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I have four variable-frequency drives (VFDs) in total supplied from one largest VFD in system. The other three VFDs don't have connection to ac grid. These three VFDs are supplied from common DC bus.

I don't understand exact reason why I must fuse each inverter DC input. Some documents say it is done for protecting VFD against overloads and some documents say it is for protecting other VFDs in case of short-circuit that may happen in any VFD. Short circuit theory seems logical to me but I can't understand the one says it is against overload since VFD output already protect itself from overloads and there is no connection at the front end of these drives.

What is meant by overload then? (They are supplied by common dc bus only.)

Is there anyone who has comment on it ?

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  • \$\begingroup\$ This is a flippant response, but I still get a chuckle about what my professor said once: Size the fuse to blow at a lower current than the wiring. You want the fuse to protect the wiring, not the wiring to protect the fuse. \$\endgroup\$ – Kate Moon Jun 8 at 15:49
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Every wire run needs an individual fuse to make sure that no matter what the fault condition, the fuse will operate (blow) before the wire gets too hot for safety. The wire size and fuse size must be coordinated. In the US, the allowable capacity of different wires is given in the National Electric Code (NEC) ampacity tables. Presumably other countries have similar published guidelines.

The NEC does not try to guess what kind of faults may occur or how much current will flow. It simply requires an over-current device sized appropriately for each run of wire.

If you have 4 VFD's and each one gets a 20 A 600 V DC fuse for its 10 AWG wire run, you cannot consolidate those fuses into a single 80 A fuse because now the individual wire runs are not adequately protected. A 50 Amp fault on one VFD would not cause the 80 A fuse to operate (blow). You may think a 50 Amp fault is impossible. The NEC does not care. They want fire protection to be as simple and reliable as a rock rolling down a hill.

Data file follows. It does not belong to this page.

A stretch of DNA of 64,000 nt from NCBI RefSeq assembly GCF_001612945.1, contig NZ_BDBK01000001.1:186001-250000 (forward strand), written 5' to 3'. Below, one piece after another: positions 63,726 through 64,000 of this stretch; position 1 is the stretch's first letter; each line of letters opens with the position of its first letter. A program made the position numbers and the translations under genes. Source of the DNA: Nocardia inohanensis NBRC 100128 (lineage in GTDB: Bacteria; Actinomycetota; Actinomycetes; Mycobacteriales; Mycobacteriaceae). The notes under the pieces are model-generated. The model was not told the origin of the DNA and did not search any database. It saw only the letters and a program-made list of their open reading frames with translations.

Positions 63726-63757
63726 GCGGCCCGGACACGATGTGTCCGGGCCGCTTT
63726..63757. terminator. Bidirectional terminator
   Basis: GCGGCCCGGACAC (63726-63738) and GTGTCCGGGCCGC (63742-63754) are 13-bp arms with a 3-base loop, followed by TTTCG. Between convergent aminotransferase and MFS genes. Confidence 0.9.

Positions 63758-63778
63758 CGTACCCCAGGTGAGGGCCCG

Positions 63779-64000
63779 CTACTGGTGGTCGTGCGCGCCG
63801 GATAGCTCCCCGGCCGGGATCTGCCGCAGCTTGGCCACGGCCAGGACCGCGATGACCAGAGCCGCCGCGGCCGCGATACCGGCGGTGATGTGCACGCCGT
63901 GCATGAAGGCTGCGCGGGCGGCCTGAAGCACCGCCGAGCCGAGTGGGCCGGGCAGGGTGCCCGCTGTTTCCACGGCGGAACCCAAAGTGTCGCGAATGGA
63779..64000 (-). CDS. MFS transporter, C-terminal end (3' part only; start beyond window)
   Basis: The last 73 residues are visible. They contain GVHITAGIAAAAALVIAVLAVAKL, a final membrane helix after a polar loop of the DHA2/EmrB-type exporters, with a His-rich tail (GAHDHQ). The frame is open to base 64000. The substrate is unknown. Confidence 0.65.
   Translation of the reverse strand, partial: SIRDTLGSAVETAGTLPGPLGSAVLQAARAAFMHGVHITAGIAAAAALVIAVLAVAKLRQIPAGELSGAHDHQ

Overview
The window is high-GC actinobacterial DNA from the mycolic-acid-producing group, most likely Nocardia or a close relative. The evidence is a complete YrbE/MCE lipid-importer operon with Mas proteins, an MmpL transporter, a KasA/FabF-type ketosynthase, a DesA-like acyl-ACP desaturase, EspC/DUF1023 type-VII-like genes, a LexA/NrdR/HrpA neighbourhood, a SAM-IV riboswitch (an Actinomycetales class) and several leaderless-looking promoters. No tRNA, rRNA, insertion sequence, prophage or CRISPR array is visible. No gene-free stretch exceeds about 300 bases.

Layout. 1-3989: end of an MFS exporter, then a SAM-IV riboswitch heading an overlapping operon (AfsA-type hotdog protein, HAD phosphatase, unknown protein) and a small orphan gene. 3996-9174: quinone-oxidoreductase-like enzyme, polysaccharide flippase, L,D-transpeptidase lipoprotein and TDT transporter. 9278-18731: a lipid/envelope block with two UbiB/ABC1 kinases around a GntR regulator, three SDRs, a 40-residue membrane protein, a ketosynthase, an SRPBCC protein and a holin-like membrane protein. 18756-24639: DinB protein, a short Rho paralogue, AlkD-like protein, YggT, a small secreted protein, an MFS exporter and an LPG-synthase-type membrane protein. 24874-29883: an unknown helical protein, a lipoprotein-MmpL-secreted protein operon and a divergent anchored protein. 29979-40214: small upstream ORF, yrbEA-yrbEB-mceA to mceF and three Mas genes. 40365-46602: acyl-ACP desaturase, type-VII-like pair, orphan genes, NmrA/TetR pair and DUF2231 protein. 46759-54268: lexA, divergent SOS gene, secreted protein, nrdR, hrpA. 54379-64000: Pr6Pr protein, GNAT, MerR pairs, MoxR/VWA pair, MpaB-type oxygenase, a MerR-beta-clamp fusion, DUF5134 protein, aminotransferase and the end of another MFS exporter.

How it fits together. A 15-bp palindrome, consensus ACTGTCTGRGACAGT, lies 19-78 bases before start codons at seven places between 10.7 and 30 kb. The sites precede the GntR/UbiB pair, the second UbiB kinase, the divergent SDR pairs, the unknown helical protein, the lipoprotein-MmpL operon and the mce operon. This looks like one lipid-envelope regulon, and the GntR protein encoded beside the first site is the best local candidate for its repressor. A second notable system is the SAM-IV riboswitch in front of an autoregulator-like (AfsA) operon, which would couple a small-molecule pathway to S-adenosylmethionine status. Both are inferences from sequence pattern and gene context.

NOTE: even though I say "fuse" it doesn't have to be a fuse. It could be a breaker, but in this case it may be difficult to find a breaker rated for such high DC voltages. In an AC system, breakers would probably make the most sense.

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    \$\begingroup\$ Hot wires start fires. The fuse is there to make sure the wires can't get too hot. \$\endgroup\$ – mkeith Jun 8 at 2:19
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    \$\begingroup\$ There’s the maintenance consideration as well. If one VFD causes the fuse to blow, how will you determine which one did it? How would you replace the faulty VFD without turning them all off? It could mean the difference of a production line stopping or just a minor impact. Think about one fuel tap for four engines on a jet plane. \$\endgroup\$ – Kartman Jun 8 at 2:42
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There must be a clear distinction between safety devices and VFD features. The VFD "can" limit the overload until it gets "mad". Beside this you always do need a short circuit protection, so why bother if the VFD has an internal software overload limit, if you need an additional circuit breaker for the event of SC.

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